2007 UsingGoogleDistToWeightApproxOntMatches

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Subject Headings: Normalized Google Distance.


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Discovering mappings between concept hierarchies is widely regarded as one of the hardest and most urgent problems facing the Semantic Web. The problem is even harder in domains where concepts are inherently vague and ill-defined, and cannot be given a crisp definition. A notion of approximate concept mapping is required in such domains, but until now, no such notion is vailable.

The first contribution of this paper is a definition for approximate mappings between concepts. Roughly, a mapping between two concepts is decomposed into a number of submappings, and a sloppiness value determines the fraction of these submappings that can be ignored when establishing the mapping.

A potential problem of such a definition is that with an increasing sloppiness value, it will gradually allow mappings between any two arbitrary concepts. To improve on this trivial behaviour, we need to design a heuristic weighting which minimises the sloppiness required to conclude desirable matches, but at the same time maximises the sloppiness required to conclude undesirable matches. The second contribution of this paper is to show that a Google based similarity measure has exactly these desirable properties.

We establish these results by experimental validation in the domain of musical genres. We show that this domain does suffer from ill-defined concepts. We take two real-life genre hierarchies from the Web, we compute approximate mappings between them at varying levels of sloppiness, and we validate our results against a handcrafted Gold Standard.

Our method makes use of the huge amount of knowledge that is implicit in the current Web, and exploits this knowledge as a heuristic for establishing approximate mappings between ill-defined concepts.

1 Introduction


3.4 Google-based weighting

We utilise a dissimilarity measure, called Normalised Google Distance (NGD), introduced in [9]. NGD takes advantage of the number of hits returned by Google to compute the semantic distance between concepts. The concepts are represented with their labels which are fed to the Google search engine as search terms. Given two search terms x and y, the the normalised Google distance between x and y, NGD(x, y), can be obtained as follows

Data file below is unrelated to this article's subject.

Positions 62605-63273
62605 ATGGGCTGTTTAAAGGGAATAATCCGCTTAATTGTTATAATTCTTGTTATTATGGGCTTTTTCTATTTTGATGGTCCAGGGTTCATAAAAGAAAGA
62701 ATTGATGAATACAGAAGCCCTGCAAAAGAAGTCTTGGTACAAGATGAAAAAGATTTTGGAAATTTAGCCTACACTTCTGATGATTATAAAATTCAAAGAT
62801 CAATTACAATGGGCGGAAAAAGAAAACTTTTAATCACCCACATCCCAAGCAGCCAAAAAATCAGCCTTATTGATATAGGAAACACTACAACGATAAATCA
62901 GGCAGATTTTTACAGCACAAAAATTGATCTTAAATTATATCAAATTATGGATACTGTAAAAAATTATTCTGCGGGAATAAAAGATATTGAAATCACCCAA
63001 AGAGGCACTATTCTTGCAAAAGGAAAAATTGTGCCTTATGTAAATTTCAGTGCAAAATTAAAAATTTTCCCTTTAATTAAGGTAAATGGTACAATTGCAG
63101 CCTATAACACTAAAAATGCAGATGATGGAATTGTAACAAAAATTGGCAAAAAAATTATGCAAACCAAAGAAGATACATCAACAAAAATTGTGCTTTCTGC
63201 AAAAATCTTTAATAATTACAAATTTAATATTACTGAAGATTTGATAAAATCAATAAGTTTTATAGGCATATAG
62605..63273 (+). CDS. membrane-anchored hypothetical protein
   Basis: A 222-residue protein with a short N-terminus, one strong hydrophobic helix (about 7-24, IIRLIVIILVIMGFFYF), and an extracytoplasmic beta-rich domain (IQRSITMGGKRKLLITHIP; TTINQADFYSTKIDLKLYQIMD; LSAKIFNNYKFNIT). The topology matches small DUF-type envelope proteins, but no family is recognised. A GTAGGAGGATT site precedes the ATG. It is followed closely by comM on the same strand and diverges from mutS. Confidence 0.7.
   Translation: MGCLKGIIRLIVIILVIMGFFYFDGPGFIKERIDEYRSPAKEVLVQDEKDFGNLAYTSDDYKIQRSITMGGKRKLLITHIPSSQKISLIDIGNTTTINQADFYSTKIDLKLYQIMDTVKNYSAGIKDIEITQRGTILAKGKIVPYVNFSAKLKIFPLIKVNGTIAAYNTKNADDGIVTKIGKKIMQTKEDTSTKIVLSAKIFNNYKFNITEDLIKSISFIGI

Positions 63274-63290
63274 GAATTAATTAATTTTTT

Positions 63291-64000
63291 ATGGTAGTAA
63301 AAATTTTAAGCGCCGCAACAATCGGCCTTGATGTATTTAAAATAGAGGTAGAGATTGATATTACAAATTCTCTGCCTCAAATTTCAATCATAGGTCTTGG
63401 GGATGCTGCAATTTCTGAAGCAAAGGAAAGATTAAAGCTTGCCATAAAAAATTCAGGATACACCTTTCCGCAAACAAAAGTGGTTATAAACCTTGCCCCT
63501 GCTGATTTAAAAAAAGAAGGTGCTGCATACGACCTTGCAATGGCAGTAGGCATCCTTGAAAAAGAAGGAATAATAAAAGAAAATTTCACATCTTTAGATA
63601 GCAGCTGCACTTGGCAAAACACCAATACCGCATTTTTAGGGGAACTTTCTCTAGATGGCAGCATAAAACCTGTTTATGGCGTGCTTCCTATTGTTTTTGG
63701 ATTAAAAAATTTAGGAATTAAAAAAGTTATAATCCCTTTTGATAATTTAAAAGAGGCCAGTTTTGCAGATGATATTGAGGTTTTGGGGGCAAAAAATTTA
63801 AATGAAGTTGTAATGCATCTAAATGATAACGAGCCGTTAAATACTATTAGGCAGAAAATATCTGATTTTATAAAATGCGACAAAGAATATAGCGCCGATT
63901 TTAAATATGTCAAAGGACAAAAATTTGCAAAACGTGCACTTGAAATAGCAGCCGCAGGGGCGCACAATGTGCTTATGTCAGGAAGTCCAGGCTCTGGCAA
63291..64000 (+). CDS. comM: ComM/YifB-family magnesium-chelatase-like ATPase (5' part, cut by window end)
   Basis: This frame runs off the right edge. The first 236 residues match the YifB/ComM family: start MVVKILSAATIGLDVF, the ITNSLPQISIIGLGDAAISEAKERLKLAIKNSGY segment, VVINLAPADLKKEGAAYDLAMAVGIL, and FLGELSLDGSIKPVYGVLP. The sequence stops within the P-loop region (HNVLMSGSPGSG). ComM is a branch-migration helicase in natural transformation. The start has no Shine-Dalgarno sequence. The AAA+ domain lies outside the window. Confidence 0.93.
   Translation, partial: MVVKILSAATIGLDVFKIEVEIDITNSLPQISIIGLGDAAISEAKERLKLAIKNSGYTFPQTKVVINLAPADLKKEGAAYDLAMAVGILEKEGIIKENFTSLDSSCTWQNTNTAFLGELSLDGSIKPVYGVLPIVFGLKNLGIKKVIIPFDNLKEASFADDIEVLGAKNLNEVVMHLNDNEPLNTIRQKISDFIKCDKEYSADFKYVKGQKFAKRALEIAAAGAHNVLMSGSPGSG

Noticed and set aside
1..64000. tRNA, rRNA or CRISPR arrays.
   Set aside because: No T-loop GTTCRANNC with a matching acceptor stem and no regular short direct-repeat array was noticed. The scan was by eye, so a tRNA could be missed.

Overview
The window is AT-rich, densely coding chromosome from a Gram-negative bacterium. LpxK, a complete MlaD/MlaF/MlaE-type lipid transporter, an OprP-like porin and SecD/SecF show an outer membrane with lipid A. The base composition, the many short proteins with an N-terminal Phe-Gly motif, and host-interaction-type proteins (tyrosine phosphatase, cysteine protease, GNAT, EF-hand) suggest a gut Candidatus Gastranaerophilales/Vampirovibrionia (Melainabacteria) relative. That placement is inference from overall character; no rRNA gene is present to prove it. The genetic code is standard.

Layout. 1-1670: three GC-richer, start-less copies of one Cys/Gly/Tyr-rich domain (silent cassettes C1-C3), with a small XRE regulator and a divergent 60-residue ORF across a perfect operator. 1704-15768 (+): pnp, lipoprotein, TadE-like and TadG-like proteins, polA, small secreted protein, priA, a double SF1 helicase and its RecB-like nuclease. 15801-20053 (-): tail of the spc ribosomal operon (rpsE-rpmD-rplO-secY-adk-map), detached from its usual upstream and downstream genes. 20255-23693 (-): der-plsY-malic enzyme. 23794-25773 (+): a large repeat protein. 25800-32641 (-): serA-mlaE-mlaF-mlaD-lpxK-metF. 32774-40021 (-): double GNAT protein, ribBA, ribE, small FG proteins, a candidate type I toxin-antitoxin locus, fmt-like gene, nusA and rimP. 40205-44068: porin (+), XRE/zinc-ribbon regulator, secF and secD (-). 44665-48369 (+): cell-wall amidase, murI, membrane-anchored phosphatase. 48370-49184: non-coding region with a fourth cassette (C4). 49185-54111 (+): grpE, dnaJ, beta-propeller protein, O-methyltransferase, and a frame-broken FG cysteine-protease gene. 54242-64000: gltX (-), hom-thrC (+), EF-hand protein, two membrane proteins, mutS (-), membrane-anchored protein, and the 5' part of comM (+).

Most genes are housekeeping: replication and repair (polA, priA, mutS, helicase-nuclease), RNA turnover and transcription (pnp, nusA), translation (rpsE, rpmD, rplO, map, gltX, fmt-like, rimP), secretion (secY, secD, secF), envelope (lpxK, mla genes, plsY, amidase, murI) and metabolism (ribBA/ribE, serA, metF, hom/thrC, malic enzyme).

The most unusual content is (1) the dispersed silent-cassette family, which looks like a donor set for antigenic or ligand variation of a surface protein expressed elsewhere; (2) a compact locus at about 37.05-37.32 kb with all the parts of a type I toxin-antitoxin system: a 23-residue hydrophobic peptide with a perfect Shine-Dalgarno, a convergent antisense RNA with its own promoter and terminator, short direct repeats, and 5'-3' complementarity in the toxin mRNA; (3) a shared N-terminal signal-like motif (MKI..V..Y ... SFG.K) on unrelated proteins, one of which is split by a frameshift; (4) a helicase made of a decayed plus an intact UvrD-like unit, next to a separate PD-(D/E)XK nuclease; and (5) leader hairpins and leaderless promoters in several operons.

[math]NGD(x, y) = max{log f(x), log f(y)} − log f(x, y) / (logM − min{log f(x), log f(y)})[/math] where
  • f(x) is the number of Google hits for the search term x,
  • f(y) is the number of Google hits for the search term y,
  • f(x, y) is the number of Google hits for the tuple of search terms x y and
  • M is the number of web pages indexed by Google (Currently, the Google search engine indexes approximately ten billion pages ....)

Intuitively, NGD(x, y) is a measure for the symmetric conditional probability of co-occurrence of the terms [math]x[/math] and y: given a web-page containing one of the terms [math]x[/math] or [math]y[/math], NGD(x, y) measures the probability of that web-page also containing the other term. (The NGD measure assumes monotonicity of Google. In reality Google is known to show non-monotonic behaviour, i.e. adding more words in the search query may increase the number of hits instead of decrease it. Yet, such cases are exceptions and did not affect the results of our experiments.)



 AuthorvolumeDate ValuetitletypejournaltitleUrldoinoteyear
2007 UsingGoogleDistToWeightApproxOntMatchesRisto Gligorov
Warner ten Kate
Zharko Aleksovski
Frank van Harmelen
Using Google distance to weight approximate ontology matchesProceedings of the 16th International Conference on World Wide Webhttp://www.few.vu.nl/~frankh/postscript/WWW07.pdf10.1145/1242572.12426762007